“If you could have dinner with any three people, living or dead, who would you choose?”

Stampeding yet stumbling, my thoughts rushed forward, tripping over themselves in a hurried race to nowhere. I was a doctor, stumped by an ice-breaker. Of course, it wasn’t really about the answer—it was about who was asking and what I was saying about myself. She was intelligent, sociable, competent, attractive, and by all appearances, confident and successful. By contrast, I was, well…not so sure of myself. In fact, I was unsure about many things, most immediately which three people I would choose as dinner companions. I felt sure of only one thing: I was out of my league. The more we talked, the more I despaired of getting another date.

Truth told, “ice-breakers” make me anxious.

Introductions are always a little uncomfortable for me (including introducing myself to you in this, my first Artisan blog post). Ice-breaker questions create an awkward, sometimes amusing little exercise in image-management (after all, first impressions matter, right?). I want to be distinctive and unique, but only in a way that everyone else will accept. I feel the pressure to say something engaging, something personal yet innocuous, something that will make others think, “I wish I had said that.” Inevitably, I end up only half-listening to what others say, while I rack my brains to come up with the “best” answer. That’s when I notice the subtle signs—my knee bouncing, foot tapping, slightly elevated heart rate, breaths almost imperceptibly shorter—and I know I’m anxious. The answers slip through my fingers as my thoughts run faster, almost too quick to catch. (“What if my answer isn’t as good as everybody else’s? What if it sounds dumb or boring? Is this interesting or embarrassing? Will they like me or think I’m an idiot?”). And maybe that’s why I feel anxious—I’m already comparing myself to everyone else, pressuring myself to measure up. I’m anxious because I have a sneaky assumption that if I don’t measure up, I won’t be accepted.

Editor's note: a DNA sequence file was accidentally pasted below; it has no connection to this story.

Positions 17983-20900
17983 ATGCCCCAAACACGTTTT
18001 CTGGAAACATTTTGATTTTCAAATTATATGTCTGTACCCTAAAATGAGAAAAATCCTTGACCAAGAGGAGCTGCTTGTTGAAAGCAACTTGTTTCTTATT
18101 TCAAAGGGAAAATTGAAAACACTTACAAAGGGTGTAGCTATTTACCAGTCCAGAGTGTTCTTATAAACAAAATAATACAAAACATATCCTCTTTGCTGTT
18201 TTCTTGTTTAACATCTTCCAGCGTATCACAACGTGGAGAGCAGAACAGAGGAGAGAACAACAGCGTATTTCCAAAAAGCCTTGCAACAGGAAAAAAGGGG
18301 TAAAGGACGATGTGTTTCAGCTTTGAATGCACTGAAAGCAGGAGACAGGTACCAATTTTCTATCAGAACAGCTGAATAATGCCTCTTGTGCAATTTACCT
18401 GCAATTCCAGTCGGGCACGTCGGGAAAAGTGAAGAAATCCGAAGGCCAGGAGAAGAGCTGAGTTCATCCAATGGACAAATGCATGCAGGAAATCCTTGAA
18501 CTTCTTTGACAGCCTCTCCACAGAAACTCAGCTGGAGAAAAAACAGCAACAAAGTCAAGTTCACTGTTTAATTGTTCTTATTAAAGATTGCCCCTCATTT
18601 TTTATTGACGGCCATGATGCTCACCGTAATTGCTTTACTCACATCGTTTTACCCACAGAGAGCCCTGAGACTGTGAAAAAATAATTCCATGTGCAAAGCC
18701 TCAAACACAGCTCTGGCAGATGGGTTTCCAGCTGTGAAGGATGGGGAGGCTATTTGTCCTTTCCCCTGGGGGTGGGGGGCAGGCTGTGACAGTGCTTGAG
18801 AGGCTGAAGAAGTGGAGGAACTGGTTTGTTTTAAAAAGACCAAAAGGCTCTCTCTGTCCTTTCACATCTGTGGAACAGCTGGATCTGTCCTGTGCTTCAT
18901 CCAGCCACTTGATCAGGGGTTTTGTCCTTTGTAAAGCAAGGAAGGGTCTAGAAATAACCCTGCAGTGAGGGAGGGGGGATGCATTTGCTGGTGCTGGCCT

Every ice-breaker contains a hidden, treacherous question: “Can I really be myself—my whole, valuable, quirky, imperfect self—with you?”

I suspect I’m not alone in that fear—we all long for acceptance. And that’s where the value lies. There is no true acceptance without true risk. Without risking genuineness, we can’t have any sort of relationship—friendly, familial, romantic, professional, or otherwise—in which we can both exist and be accepted as our whole selves. Furthermore, without the experience of rejection, we never learn the powerful fact that we have dignity and value, even when others decide we don’t measure up. This is hard, counter-intuitive truth: we don’t learn to accept ourselves when others love us unconditionally; we learn to accept ourselves when we love ourselves unconditionally.

If I could have that conversation over again, I would ask my own favorite ice breaker. It’s quite bland and unimpressive, really. That’s why I like it. Instead of challenging people to measure up, it asks us to be normal. It bypasses those pernicious little assumptions and comparisons, and it replaces them with an invitation to be human, to be common, to be okay, to be, well, an ordinary person. And if you’re willing, I’d like to try it with you now:

“What is the most average thing about you?”

One of the most average things about me is that I love my snooze button. Sometimes, I lose count of how many times I press it. If I don’t have somewhere I have to be, I might stop “snoozing” and just turn the alarm off altogether. Even if I’ve planned to get up early and do something “productive” with my extra time, I still manage to press it a few times. I can be…a bit lazy. I’m not proud of it, and I wish it wasn’t true. Come to think of it, that wish is kind of average too. Actually, it might be even more average than my love for “snoozing”—I have things about me that I don’t like, things that are embarrassing, things I hide because I worry about losing your respect. That, too, I guess, is pretty average.

It turns out I’m anxious during ice breakers for the same reason I tend to reject life’s hardships—I forget that I’m average. I fear rejection and seek acceptance by comparing myself to others – demanding I measure up – instead of showing myself the gift of radical self-acceptance. As a wise supervisor once told me, “You can’t be safe until you’re safe for yourself.” That’s a big secret. We must compassionately care for ourselves in the midst of our common, human struggles. When we learn to embrace how average we all actually are, we begin to accept our own whole, valuable, quirky, and imperfect selves—strengths, shortcomings, gifts, imperfections and all.

I guess what I’m saying is, “Hi, my name is Ben. I’m a therapist. But more importantly, I’m also just an average human being learning to embrace my ordinariness.” And I have an ice-breaker question I’d like to ask and, if you’re willing, answer with you:

“What is the most average thing about you?”

Ben Andrews
That Feeling Is Called Grief
Why We Should Show Up Even If We Are Afraid We Don't Measure Up